The Economic History of the American Empire

 

Every time I used to play a strategy video game, my mind was firstly on money. Creating an income stream as well as buildings and units to magnify that income stream was the primary priority of my gameplay. Only then could I exercise my will and wrath on the codes of computer programming that were my enemies. I think recent history has shown us this is a powerful stratagem, especially on this side of the Atlantic.

As colony became country, America would dedicate itself to capitalism. In 1790, the US was a paltry nation with a population of 3.9 million spread across a vast and wild land. Only 7 cities had a population of over 5000 while 12 tipped over 2500; the rest found home in the wilderness. The inheritor of the great city of Rome was essentially one huge countryside. Yet by 1885, the US was nearing 60 million people and accounted for the production of 28.9% of global manufactured goods. Fast forward to today, and we have become an economic superpower never before seen. Only recently has the Middle Kingdom of the East challenged the writ of Washington, and it is still some ways away from being able to engage in a full on confrontation.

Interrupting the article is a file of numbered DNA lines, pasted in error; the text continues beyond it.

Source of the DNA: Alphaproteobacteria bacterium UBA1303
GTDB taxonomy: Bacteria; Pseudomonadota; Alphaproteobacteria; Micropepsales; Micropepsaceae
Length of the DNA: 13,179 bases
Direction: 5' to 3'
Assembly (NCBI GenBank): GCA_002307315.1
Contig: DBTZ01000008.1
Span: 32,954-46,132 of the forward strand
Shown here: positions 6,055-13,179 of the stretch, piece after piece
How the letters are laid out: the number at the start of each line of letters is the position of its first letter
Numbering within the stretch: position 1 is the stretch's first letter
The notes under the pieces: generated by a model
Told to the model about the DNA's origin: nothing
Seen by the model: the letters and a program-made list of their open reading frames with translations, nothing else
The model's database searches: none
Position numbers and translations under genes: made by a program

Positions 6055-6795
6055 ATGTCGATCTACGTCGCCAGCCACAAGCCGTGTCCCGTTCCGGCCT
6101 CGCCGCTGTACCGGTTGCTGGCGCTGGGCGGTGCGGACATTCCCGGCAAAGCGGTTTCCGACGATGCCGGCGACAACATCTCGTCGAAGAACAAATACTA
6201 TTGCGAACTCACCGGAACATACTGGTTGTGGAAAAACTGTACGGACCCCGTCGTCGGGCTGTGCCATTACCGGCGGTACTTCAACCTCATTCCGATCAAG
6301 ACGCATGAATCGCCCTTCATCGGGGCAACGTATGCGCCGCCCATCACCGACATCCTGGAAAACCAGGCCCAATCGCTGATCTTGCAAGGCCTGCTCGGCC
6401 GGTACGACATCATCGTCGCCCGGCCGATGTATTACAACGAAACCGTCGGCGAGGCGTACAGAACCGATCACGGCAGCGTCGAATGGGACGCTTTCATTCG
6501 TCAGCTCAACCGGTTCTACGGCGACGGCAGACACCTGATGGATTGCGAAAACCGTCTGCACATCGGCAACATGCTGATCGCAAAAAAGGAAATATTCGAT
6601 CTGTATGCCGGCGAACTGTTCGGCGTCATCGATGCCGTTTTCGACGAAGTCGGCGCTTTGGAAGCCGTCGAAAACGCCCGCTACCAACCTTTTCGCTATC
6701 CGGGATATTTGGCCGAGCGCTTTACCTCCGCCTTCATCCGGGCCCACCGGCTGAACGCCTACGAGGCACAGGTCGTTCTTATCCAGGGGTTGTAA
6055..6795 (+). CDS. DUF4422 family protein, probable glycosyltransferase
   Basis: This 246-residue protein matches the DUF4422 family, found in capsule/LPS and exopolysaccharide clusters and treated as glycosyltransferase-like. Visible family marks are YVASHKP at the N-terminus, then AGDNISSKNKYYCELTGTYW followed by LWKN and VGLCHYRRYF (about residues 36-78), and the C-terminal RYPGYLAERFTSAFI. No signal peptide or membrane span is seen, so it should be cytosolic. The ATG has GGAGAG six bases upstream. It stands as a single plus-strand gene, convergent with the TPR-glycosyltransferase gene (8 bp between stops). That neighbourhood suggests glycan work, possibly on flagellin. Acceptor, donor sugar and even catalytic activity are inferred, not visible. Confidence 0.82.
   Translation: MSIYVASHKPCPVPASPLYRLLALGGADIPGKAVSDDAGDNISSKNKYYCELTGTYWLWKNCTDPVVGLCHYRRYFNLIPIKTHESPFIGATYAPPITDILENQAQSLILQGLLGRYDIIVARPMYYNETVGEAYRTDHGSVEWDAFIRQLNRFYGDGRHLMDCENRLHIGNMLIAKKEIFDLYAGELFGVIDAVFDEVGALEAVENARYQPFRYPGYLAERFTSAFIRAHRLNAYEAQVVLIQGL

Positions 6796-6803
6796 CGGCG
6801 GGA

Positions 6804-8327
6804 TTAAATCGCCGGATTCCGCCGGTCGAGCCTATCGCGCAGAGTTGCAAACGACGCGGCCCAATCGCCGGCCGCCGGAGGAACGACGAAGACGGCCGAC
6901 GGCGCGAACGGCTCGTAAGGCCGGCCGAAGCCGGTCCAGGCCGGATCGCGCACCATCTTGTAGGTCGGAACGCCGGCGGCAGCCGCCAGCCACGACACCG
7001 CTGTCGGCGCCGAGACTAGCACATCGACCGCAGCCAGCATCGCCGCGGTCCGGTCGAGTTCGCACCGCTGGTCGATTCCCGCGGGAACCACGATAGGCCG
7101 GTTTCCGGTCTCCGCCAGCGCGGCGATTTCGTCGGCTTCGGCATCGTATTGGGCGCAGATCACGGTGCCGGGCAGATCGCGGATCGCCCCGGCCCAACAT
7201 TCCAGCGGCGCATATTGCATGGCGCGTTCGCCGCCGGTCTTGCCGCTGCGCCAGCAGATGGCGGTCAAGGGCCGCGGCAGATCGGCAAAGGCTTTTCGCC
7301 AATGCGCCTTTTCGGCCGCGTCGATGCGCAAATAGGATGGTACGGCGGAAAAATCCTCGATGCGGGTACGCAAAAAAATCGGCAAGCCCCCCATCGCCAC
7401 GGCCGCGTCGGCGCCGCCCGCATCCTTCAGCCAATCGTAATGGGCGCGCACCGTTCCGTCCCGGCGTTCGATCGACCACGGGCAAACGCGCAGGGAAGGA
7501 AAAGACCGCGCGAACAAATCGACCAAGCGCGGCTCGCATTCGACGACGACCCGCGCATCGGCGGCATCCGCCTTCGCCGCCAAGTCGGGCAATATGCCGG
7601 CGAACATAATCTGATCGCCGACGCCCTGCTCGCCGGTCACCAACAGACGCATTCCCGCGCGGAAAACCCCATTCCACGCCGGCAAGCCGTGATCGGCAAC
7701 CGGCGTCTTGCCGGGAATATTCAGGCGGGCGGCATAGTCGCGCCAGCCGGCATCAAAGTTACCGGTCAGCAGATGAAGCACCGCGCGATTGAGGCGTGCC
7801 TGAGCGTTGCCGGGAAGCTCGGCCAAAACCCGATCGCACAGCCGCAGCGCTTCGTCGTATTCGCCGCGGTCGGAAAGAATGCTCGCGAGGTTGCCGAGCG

To understand American might, you must understand American economics. To understand American economics, you must understand American history.

Let’s turn back the pages.

Continue reading The Economic History of the American Empire

The Ambition of the Emirates

 

For a large part of history, the inhabitants of the Arabian peninsula were on the fringe in the rise and fall of empires. They alternated raiding and trading as this wheel of fire rolled on across the dunes. But eventually, the Arabian caravan would be equipped with both sword and word to make haste across the Old World in a relentless raid that would change both history and humanity.

Yet just as quickly as the prized Arabian horses would gallop into newly conquered lands, the Arabs would soon scatter leaving their language, faith, and the prestige of their roots behind in strange lands. Tribalism trumped their newfound unity and the Arabs would once again retreat into their wildernesses and pilgrimages.

That is until wealth erupted from its wastelands. The old elites of the Middle East would now return from their desert exile to begin another round of a game of thrones.

Continue reading The Ambition of the Emirates

Browncast – Cliff Smith and Sam Westrop: The Origins of South Asian Islamism

Another BP Podcast is up. You can listen on LibsynAppleSpotify,  and Stitcher (and a variety of other platforms). Probably the easiest way to keep up the podcast since we don’t have a regular schedule is to subscribe to one of the links above!